Acute aortic dissection type A (AADA) remains a life threatening medical condition requiring emergent surgical therapy. Despite improvements in diagnostics, medical therapy and surgical technique, patient mortality and morbidity remains high (1). Standard treatment in the setting of AADA is the replacement of the ascending aorta with resection of the entry site, often in combination with an open distal anastomosis or hemiarch replacement, during a period of circulatory arrest with implementation of adjunct neuroprotective strategies such as cerebral perfusion and hypothermia (2). However, this treatment leaves the downstream aorta untouched and a residual dissection membrane remains in up to 70% of patients treated for AADA (3-7). The risk of progressive dilation with possible need for aortic re-intervention over the long-term remains (8-11). Due to this risk, a more aggressive approach with complete arch replacement and possible stenting of the proximal descending aorta via an antegrade approach has been adopted by a number of clinical institutions worldwide, to better obliterate the false lumen and thus reduce the incidence of late aortic complications (12-14). Other groups, however, have demonstrated an increased risk of mortality and morbidity when extensive surgery involving the aortic arch and the downstream aorta is implemented, thus recommending a more conservative approach to the treatment of AADA patients (15,16).
The German Registry for Acute Aortic Dissection type A (GERAADA) is a web-based registry, initiated by the Working Group for Aortic Surgery and Interventional Vascular Surgery of the German Society for Thoracic and Cardiovascular Surgery. It is presently the largest registry worldwide documenting patients undergoing surgery for AADA (17-19). Analysis of GERAADA gave us the opportunity to compare the surgical outcomes of patients with DeBakey type I dissection treated by total arch replacement and those of hemiarch replacement with respect to early mortality, and onset of new neurological and malperfusion deficit.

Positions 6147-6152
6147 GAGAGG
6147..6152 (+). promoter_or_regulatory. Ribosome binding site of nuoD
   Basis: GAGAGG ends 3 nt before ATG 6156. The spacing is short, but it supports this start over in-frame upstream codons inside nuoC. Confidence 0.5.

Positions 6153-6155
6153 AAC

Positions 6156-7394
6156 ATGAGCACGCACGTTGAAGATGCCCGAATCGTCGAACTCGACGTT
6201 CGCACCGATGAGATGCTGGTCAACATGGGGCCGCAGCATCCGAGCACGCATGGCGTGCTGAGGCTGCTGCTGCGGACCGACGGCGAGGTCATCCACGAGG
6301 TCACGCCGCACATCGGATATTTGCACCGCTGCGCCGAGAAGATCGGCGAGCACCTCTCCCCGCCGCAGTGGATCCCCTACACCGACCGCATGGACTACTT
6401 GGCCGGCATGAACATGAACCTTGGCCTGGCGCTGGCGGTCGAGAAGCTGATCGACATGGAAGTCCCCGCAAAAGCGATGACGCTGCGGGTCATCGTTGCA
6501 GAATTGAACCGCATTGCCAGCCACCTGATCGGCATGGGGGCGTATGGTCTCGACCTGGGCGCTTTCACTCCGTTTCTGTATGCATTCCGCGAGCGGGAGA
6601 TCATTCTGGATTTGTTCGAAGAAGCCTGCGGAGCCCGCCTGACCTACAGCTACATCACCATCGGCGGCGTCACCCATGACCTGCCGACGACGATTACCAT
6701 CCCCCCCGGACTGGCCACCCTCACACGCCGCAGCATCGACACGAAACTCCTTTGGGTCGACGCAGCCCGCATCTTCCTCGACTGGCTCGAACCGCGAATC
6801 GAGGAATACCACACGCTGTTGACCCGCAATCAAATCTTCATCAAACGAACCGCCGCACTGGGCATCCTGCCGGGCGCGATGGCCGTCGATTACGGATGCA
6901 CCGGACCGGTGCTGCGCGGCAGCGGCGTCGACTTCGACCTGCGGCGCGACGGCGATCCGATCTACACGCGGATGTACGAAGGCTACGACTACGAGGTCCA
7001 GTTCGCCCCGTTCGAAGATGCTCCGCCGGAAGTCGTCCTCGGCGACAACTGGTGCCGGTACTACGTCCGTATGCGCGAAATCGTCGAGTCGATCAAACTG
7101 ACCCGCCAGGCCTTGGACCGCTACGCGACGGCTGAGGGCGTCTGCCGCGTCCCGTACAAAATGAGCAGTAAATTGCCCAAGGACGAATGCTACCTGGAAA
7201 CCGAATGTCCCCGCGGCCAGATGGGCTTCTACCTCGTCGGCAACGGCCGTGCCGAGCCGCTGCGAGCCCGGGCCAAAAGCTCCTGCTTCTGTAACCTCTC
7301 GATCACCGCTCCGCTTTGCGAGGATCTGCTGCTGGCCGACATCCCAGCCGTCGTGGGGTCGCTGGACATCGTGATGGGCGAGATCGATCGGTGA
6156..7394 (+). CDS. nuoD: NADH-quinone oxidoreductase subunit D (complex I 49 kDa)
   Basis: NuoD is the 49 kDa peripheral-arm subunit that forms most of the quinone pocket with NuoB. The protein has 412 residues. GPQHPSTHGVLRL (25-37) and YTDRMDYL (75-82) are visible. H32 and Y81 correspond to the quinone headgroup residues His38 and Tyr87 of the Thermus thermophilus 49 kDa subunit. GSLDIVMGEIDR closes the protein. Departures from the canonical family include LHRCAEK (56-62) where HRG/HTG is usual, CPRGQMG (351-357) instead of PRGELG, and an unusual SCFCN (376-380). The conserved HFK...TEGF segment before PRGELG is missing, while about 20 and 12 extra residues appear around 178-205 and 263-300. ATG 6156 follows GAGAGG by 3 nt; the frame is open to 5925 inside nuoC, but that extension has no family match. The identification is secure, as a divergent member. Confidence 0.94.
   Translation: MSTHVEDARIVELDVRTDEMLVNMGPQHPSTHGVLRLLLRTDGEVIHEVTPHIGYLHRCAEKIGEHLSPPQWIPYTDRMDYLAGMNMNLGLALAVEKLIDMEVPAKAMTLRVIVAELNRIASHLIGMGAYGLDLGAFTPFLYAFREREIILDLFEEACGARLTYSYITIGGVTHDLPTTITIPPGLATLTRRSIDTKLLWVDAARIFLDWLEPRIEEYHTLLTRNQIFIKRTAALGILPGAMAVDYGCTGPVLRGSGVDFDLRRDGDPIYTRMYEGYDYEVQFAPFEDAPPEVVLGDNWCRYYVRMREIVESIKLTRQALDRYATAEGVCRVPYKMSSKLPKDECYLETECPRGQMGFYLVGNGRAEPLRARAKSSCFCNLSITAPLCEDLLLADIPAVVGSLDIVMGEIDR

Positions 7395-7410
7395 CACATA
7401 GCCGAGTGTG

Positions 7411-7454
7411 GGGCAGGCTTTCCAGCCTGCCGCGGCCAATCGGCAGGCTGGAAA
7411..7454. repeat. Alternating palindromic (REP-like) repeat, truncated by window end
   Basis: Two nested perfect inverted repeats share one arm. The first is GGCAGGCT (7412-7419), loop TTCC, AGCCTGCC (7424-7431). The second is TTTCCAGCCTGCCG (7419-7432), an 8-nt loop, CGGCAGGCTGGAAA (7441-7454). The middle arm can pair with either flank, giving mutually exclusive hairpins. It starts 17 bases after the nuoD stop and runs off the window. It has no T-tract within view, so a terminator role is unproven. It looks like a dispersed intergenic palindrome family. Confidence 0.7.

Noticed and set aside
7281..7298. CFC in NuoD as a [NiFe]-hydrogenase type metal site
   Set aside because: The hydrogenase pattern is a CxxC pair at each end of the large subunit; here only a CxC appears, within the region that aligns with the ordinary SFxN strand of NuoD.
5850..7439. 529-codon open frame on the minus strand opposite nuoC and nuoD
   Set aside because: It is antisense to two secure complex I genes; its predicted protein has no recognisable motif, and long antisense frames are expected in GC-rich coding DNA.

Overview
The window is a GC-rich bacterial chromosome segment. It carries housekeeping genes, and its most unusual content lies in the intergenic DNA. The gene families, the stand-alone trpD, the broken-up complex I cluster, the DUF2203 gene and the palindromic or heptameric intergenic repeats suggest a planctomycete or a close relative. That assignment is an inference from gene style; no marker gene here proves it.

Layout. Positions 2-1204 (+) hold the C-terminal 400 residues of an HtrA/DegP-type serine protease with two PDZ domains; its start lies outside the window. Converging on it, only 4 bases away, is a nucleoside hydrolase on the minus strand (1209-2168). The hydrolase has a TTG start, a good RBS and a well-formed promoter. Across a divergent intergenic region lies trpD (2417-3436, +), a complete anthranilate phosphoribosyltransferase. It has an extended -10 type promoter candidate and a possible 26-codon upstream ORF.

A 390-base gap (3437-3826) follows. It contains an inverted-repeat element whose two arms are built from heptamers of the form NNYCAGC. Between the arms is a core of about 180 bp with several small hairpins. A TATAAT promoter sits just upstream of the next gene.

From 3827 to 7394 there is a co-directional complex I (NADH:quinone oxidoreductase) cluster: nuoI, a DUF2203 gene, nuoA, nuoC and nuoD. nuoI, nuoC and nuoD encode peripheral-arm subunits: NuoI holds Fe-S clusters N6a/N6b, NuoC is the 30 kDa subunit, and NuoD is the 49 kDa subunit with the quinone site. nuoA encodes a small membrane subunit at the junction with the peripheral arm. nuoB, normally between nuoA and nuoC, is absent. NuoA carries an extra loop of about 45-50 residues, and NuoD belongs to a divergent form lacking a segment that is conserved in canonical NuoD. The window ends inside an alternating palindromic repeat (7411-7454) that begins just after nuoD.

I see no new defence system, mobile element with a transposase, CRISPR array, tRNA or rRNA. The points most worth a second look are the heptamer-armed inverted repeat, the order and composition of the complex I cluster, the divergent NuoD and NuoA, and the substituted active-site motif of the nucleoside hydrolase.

All patients with DeBakey type I aortic dissections enrolled in GERAADA between July 2006 and June 2010 were identified. The dissection entry site was reduced to the ascending aorta. Patients with an entry/re-entry of the aortic arch warranting treatment of the arch during primary surgery were excluded from the data analysis. The patients were then classified into two groups: Group A had conventional treatment with replacement of the ascending aorta and hemiarch replacement/open distal anastomosis. Group B had extensive surgery with complete arch replacement, possibly in combination with an elephant trunk/frozen elephant trunk treatment of the descending aorta.
Data was acquired by use of a standard online questionnaire developed by the GERAADA principal investigator. This included patient demographics, pre- and intraoperative status, postoperative complications, early results, and date of death. Data forms were delivered to the registry on the German Society for Thoracic and Cardiovascular Surgery (GSTCVS) homepage.
Statistics were summarised as frequencies and percentages for categorical variables and as mean and standard deviation for continuous variables. The t-test or Mann-Whitney U test for continuous variables and the chi-squared test or Fischer’s exact test for categorical variables were used as appropriate. Influence of risk factors on 30-day mortality, new neurological deficit and new malperfusion deficit were analysed using logistic regression analysis.
Between July 2006 and June 2010, 50 centres participating in GERAADA reported on a total of 2,137 patients. 658 patients were identified with DeBakey type I aortic dissection and the entry site limited to the ascending aorta. 518 patients were classified in Group A. 140 patients were treated in Group B with total arch replacement, possibly with adjunct therapy of the descending aorta. 172 patients presented with a pre-existing neurological deficit (26.1%; Group A 24.7% vs. Group B 31.4%) and 261 patients presented with a pre-existing malperfusion deficit (39.7%; Group A 38.2% vs. Group B 46.4%).
The operative procedure was significantly shorter with hemiarch replacement (318.1±104.4 mins) than with total arch replacement (390.4±137.3 mins, P<0.001) and the mean duration of circulatory arrest was shorter for Group A than for Group B (24.3±14.4 vs. 44.8±29.7 mins, P<0.001). Postoperative outcomes showed a higher rate of rethoracotomy for Group B (18.5% vs. 28.6%, P=0.013) and a higher rate of bleeding (22.3% vs. 35.7%, P=0.002), defined as excessive bleeding >1,000 mL over 24 hours. Patients in Group B stayed longer in ICU (8.1±11.3 vs. 10.3±13.8 days, P<0.001) and in hospital (16.3± 14.6 vs. 17.1±16.1 days, P<0.001). Further details are presented in Table 1.
Overall mortality was 133 patients (20.2%), with a tendency for lower rate of mortality in Group A (18.7%) than in Group B (25.7%), however not reaching a statistically significant difference (P=0.07).